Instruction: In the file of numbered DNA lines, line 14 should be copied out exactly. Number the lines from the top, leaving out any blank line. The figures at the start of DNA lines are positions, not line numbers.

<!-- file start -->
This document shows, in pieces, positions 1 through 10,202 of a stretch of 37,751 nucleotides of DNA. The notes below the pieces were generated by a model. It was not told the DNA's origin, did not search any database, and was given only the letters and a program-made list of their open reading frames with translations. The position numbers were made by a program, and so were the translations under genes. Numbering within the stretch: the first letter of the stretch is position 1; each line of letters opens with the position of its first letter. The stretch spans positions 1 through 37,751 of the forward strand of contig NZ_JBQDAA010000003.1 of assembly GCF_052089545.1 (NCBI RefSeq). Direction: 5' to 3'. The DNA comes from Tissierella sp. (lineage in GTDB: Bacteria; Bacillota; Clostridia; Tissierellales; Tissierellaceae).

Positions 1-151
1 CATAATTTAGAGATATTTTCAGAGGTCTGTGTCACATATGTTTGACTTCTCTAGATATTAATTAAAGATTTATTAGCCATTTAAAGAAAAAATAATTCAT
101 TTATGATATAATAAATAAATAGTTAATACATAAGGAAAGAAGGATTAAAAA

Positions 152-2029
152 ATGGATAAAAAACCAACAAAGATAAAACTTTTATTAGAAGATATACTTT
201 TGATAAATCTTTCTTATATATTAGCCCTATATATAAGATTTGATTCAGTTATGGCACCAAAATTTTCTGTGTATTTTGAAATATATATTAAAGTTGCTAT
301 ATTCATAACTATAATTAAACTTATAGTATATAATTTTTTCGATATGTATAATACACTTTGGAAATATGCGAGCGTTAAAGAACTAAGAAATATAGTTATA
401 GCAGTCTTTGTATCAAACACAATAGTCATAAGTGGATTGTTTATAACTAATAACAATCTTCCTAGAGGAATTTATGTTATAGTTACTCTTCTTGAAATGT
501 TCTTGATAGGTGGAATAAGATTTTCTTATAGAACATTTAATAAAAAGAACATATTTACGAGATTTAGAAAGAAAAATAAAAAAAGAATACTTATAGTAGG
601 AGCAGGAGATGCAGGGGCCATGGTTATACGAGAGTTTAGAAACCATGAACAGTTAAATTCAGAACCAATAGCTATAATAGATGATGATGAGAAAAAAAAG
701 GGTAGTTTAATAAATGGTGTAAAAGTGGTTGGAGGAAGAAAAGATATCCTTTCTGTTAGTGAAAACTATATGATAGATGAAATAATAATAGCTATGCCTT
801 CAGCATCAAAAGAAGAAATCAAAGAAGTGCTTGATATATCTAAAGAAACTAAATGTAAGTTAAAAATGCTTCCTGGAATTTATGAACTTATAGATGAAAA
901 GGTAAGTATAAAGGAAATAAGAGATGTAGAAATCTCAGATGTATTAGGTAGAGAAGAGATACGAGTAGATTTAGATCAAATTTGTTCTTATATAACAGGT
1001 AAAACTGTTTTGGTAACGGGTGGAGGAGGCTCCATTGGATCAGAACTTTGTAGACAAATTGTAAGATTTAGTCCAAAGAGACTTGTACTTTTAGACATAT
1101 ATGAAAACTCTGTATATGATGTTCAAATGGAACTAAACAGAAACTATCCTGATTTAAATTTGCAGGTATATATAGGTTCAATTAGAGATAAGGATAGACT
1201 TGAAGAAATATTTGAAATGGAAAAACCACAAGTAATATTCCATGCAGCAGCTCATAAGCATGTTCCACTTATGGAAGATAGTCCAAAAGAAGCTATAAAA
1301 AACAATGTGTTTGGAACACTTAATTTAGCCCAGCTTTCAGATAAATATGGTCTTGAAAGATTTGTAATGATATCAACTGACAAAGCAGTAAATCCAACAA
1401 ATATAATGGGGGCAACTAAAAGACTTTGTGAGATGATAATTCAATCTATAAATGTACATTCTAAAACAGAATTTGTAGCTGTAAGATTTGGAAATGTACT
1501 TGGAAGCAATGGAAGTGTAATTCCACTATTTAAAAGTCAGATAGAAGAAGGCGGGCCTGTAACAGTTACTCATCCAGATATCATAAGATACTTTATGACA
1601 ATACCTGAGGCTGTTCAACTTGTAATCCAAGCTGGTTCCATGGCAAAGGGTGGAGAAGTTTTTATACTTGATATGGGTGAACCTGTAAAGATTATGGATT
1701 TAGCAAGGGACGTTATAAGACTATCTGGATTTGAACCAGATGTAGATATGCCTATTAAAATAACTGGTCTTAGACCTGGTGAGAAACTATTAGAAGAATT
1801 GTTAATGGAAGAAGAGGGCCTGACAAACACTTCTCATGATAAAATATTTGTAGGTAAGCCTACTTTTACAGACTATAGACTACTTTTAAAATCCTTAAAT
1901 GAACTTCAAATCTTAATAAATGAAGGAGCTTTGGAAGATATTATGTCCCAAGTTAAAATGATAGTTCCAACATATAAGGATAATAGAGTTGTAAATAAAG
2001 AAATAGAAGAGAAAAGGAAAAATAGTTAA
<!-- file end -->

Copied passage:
901 GGTAAGTATAAAGGAAATAAGAGATGTAGAAATCTCAGATGTATTAGGTAGAGAAGAGATACGAGTAGATTTAGATCAAATTTGTTCTTATATAACAGGT